I never have a good answer for the question I am asked the most at show Q&A’s and in interviews and in social situations. I really should. I’ve certainly been asked it enough times. “What is your favorite film or type of film to play for?”
I don’t have one. And I don’t know why.
I’m for silent film. My job is to make the film I’m accompanying work for the audience that’s in the theater. Regardless of which film it is, what the audience is, and what type of venue I’m at.
This was one of the things Stuart Oderman (1940-2017) were simpatico on. Stuart was a silent film pianist at MoMA and many other places for several decades. Our styles were a bit different from each other, but we were friends, and would talk shop and kibbitz by phone or in the booth at MoMA. He used to say of us, to me, “You like to make ‘em laugh and I like to make ‘em cry.” (Stuart had a good line for just about everything.)
His own personal preference were the melodramas, and I’m a big fan of comedies myself. But work is work, and neither of us turned up our nose at or turned down a gig because we didn’t care for it as much as something else. We had/have favorite films, but they weren’t on a playlist of titles that we’d cycle through at various theaters.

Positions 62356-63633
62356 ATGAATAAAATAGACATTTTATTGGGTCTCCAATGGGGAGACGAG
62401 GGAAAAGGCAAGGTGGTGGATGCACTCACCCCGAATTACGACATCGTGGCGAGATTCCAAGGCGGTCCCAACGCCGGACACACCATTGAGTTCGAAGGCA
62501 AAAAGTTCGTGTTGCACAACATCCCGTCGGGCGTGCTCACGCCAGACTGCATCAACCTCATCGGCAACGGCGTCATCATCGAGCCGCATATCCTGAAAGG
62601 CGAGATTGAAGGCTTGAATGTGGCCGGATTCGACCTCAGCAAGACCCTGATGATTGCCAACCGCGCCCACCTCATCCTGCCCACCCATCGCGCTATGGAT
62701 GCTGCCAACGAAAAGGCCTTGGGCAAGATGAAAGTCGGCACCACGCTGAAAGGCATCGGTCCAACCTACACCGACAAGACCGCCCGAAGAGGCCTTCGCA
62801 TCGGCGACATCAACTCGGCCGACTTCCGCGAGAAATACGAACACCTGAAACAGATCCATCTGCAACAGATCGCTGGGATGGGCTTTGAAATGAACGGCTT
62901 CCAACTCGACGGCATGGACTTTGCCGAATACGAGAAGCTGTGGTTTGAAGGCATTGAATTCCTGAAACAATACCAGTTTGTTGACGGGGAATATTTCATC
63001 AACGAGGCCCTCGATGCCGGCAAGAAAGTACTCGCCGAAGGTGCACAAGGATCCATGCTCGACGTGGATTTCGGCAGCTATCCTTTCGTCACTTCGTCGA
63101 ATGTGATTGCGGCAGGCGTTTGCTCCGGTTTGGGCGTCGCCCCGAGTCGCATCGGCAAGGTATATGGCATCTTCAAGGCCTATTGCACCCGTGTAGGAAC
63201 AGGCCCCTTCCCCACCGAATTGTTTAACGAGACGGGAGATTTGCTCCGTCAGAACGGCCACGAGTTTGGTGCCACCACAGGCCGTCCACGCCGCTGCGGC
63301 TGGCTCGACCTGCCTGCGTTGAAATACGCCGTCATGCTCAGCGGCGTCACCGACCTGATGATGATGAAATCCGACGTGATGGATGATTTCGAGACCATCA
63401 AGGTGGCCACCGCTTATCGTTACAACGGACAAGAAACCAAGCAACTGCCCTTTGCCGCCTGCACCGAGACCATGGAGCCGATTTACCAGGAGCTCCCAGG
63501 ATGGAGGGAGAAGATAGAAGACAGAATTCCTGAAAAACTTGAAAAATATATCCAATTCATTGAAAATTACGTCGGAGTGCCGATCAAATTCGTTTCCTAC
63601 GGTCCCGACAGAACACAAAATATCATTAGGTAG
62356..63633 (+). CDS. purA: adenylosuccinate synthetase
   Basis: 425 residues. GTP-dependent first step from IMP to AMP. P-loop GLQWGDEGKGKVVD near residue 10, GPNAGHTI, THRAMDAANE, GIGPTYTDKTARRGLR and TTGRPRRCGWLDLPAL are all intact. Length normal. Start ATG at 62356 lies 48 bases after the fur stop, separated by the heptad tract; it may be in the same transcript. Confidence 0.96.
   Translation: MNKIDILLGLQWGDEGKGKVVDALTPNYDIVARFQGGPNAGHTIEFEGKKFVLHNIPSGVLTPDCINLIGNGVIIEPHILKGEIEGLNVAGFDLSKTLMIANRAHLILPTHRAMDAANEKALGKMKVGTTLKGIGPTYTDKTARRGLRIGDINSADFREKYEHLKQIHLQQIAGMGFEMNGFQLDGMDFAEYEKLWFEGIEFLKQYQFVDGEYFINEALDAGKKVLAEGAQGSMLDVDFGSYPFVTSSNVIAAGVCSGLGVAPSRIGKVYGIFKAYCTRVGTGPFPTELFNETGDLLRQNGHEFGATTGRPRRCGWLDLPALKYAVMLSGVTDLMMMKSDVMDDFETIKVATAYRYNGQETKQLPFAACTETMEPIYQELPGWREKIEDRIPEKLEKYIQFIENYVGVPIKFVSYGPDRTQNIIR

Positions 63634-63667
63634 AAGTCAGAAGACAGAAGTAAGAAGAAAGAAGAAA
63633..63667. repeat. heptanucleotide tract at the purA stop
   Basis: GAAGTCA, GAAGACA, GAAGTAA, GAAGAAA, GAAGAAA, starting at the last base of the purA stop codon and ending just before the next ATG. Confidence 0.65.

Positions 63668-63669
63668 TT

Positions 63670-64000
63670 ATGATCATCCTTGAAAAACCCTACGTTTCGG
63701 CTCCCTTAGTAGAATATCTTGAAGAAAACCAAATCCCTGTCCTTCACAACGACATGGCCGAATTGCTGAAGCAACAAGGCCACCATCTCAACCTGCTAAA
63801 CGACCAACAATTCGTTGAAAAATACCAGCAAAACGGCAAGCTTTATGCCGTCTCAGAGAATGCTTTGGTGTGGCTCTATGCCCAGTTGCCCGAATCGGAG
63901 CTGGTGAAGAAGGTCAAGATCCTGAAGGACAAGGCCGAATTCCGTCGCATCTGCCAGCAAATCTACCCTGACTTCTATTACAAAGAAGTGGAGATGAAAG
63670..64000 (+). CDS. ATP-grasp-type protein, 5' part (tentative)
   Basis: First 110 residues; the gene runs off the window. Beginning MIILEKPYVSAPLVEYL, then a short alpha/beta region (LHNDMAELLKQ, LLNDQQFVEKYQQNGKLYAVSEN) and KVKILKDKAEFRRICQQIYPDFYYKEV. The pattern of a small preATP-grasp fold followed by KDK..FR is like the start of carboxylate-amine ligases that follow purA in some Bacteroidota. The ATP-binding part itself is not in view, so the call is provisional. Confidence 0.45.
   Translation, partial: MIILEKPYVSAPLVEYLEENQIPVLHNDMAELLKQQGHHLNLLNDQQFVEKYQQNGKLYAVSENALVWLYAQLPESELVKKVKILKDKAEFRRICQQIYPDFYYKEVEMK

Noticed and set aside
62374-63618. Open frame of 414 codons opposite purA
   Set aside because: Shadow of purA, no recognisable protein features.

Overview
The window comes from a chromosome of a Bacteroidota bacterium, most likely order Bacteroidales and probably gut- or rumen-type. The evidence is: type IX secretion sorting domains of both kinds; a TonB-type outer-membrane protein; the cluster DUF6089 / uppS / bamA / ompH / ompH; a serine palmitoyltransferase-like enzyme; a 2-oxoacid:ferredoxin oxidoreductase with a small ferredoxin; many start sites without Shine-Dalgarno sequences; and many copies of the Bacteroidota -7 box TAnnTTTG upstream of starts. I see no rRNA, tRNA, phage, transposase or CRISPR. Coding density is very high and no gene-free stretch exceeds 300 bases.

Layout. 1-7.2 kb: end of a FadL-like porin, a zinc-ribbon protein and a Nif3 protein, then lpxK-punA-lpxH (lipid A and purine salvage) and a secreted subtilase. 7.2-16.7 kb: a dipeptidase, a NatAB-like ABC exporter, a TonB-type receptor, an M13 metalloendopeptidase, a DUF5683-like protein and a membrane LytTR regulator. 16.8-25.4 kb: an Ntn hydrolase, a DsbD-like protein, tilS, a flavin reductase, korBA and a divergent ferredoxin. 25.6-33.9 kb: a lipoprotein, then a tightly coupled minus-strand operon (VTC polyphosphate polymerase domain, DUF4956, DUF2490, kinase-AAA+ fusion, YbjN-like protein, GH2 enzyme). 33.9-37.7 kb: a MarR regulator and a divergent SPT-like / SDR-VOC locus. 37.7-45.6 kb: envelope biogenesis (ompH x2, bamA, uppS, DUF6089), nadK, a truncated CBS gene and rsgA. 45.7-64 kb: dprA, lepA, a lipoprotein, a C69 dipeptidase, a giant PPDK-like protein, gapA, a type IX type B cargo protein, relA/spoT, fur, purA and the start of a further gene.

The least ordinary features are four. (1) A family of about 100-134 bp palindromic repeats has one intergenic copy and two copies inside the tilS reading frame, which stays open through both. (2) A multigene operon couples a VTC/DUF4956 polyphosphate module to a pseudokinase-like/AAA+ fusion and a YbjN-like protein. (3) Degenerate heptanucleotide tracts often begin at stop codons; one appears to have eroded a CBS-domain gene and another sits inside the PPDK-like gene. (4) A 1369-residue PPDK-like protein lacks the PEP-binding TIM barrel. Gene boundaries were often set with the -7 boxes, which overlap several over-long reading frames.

I’m possibly paraphrasing him a little, but I recall him saying something along the lines of looking at what he did, considering himself a pianist at your neighborhood theater. Meaning, you played for the picture that was playing that week or for those few days that week.
Having an infinitely flexible repertoire poses a challenge when working with a theater, sometimes, because they may not be familiar with a lot of silent films, and it’s easier for them if I just rattle off three or four titles. But this is one of the things that’s helped me grow as a programmer. We both want to put on a show their audiences will turn out for and enjoy. This allows me the chance to engage with the person at the theater and find out what they’ve shown already, what kids of things their patrons like to see, how much silent film they’ve already been exposed to, etc. And we always come up with something we’re both happy with.
Sometimes it’s less about the film and more about the audience or the venue itself. Presenting a comedy program at a senior living facility or suburban library in northern Westchester — or a group of 5th graders in NYC, in Boise, ID or in Tromsø, Norway — can be just as fulfilling as playing for a big series at MoMA or for westerns or a drama at the TCM Classic Film Festival.
Because all of these scenarios promote the medium of silent cinema, and that’s my main interest. I will keep showing One Week to kids and teenagers several times a year, year after year, and I’ll gladly be handed a slate of films I do or don’t know by a film curator at MoMA for a series. And everything in between or beyond.
See that? I still don’t have a simple, pat answer to the question. I’ll keep working on it.
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